employment listings fo :i:- whites a nd Negroes.
6. In March, 1963 the city employed Negro firemen.
ago· employed Negro policeme n.
It long
7. In Ma:,,: of 1963 the Atlanta Real Estate Board (white ) and
the Empire R eal Estate Board (Negro) issued a Statement of
Purposes, calling for ethical handling of real estate transactions
in controve rsial areas.
8. In June, 1963, the city government ope n e d a ll municipal_
swimming pools on a desegregat e d basis. This was voluntary action
to compl y with a court order.
9. Also in June, 1963, 18 hotels and mote ls, r epresenting the
leading places of public accommodations in the city, volunta rily
removed all segregation for conventions.
,
10. Again, in June , 1963 more than 30 of tpe city's l eading
restaurants, of the ir own "':olition, abolished segregation in their
facilities .
You can readily see that Atlanta's s t e ps h ave been t aken in
som e ins t a n ce s in compl iance with court decisions, and in other
ins t a n ces the ste ps h av:e b een volunta ry prior to a ny court action.
In each instance the action ·has resulted in whit e citizens relin-quishing spe cial privileges which they had enj oyed under the
practices of racial discrimina tion. Each action also has resulted
in the Negro citize n b e ing give n rights which a ll othe rs previously
had e njoye d and whi ch h e h as b een de nie d.
As I mentioned at the b e ginning, Atlanta has achieved only
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�a measure of success. I think it would assist you in understanding
this if I explained how limited so far has been this transition from
the old segregated society of generations past, and also how limited
so far has been the participation of the Negro citizens.
Significant as is the voluntary elimination of discrimination in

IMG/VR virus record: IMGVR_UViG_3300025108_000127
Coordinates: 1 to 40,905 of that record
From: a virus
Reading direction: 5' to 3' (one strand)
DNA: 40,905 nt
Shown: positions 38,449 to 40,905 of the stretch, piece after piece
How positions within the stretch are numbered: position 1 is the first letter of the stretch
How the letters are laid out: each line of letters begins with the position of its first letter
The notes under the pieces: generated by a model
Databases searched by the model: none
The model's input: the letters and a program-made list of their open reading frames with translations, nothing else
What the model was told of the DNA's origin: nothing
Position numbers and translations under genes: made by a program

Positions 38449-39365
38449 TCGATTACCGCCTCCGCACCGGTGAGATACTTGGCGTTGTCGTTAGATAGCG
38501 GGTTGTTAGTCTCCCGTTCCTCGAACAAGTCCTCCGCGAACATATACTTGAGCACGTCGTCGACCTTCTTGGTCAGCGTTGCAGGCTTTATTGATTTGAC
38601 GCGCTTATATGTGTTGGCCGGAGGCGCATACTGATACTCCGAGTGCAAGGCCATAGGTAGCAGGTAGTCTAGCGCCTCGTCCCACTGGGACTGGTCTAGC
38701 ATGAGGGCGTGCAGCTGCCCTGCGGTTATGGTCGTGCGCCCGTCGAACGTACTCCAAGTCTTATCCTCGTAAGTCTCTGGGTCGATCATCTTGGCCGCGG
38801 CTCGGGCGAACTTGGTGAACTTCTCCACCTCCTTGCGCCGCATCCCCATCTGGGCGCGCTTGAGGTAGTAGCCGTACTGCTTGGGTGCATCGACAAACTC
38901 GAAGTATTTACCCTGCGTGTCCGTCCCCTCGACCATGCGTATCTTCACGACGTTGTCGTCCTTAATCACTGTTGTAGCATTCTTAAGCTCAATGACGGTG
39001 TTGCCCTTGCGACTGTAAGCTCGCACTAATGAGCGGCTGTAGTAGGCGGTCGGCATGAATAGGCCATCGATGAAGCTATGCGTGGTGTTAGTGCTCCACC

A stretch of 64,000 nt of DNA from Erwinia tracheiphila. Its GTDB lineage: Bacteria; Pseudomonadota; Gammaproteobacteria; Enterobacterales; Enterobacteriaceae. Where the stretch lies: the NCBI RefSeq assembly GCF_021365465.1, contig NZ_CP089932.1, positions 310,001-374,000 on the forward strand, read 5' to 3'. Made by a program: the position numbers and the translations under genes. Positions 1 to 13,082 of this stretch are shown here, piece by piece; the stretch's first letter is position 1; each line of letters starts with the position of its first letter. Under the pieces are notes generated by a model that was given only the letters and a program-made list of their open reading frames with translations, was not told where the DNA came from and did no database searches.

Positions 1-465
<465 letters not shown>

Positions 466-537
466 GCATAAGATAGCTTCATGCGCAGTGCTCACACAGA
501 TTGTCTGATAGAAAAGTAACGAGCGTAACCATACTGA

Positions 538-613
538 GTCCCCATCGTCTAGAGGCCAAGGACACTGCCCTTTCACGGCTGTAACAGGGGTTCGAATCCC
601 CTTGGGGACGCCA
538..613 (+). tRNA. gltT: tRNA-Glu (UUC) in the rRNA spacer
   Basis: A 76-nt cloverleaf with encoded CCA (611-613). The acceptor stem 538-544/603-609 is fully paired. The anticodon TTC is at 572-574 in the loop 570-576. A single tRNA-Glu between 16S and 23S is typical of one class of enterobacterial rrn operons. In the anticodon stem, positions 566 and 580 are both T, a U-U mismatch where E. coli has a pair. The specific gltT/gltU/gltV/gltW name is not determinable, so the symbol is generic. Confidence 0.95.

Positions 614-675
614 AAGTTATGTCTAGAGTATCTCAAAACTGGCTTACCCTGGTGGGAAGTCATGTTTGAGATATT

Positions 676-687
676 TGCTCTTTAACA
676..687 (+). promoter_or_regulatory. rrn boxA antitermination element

our leading restaurants, it affects so far only a small percentage of
the hundreds of eating places in our city.
And partic"ipation by Negroes so far has been very slight. For
example, one of Atlanta's topmost restaurants served only 16 out of
Atlanta's 200,000 Negro citizens during the first week of freedom
from discrimination.
The plan for eliminating discrimination in hotels as yet takes
care only of convention delegates. Although prominent Negroes
have -been. acce pte d as guests in several.Atlanta hotels, the Negro_
citizens, as a whole, seldom appear at Atlanta hotels.
Underlying all the emotions of the situation, is the matter of
economics. It should be remembered that the right to use a facility
does not mean that it will be used or misused by any group, especially the groups in the lower economic status.
The statements I have givep you cover the actual progress
made by Atlanta toward total elimination of discrimination .
. Now I would like to submit my personal reasons why I think
Atlanta has resolved some of these problems while in other cities,
solutions have seemed impossible and strife and conflict have
resulted.
As an illustration, I would like to des cribe a recent visit of
an official delegation from great Eastern city which has a Negro
population of over 600, 000 consisting of in excess of 20% of its
whole population.
a
The members of this delegation at first simply did not understand and would hardly believe that the business, civic and political
interests of Atlanta had intently concerned themselves with the
Negro population. I still do not believe that they are convinced
that all of our civic bodies backed by the public interest and supported by the City Government have daily concerned themse lves
with an effort to solve our gravest problem - - which is relations
between our races. Gentlemen, Atlanta has not swept this
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�,'
question under the rug at any point. Step by step - sometimes
under Court order - sometimes voluntarily moving ahead of
pressures - sometimes adroitly - and many times clumsily - we
have tried to find a solution to each specific problem through an
agreement bE;tween the affected white ownership and the Negro
leadership.
To do this we have not appointed a huge general bi-racial
committee which too oft en merely becomes a burial place for unsolved problems. By contrast, each time a specific problem has
" we have appointed the people involved to work
come into focus,
out the solution . . . Theatre owners to work with the top Negro
leaders . . . or hotel owners to work with the top leadership . . .
or certain restaurant owners who of their own volition dealt with
top Ne gro l e adership . 'By developing the lines of communication
and respectability, v-re ·have been able to reach amicable solutions.
Atlanta is the world's cent e r of Negro higher education.
There are six great Negro universities and colleges located inside
our city limits. Because of this, a gre at numb er of intelligent,
well-educated Negro citizens have chosen to remain in our city.
As a result of their education, they have had the ability to develop
prosperous Negro business community. In Atlanta it consists of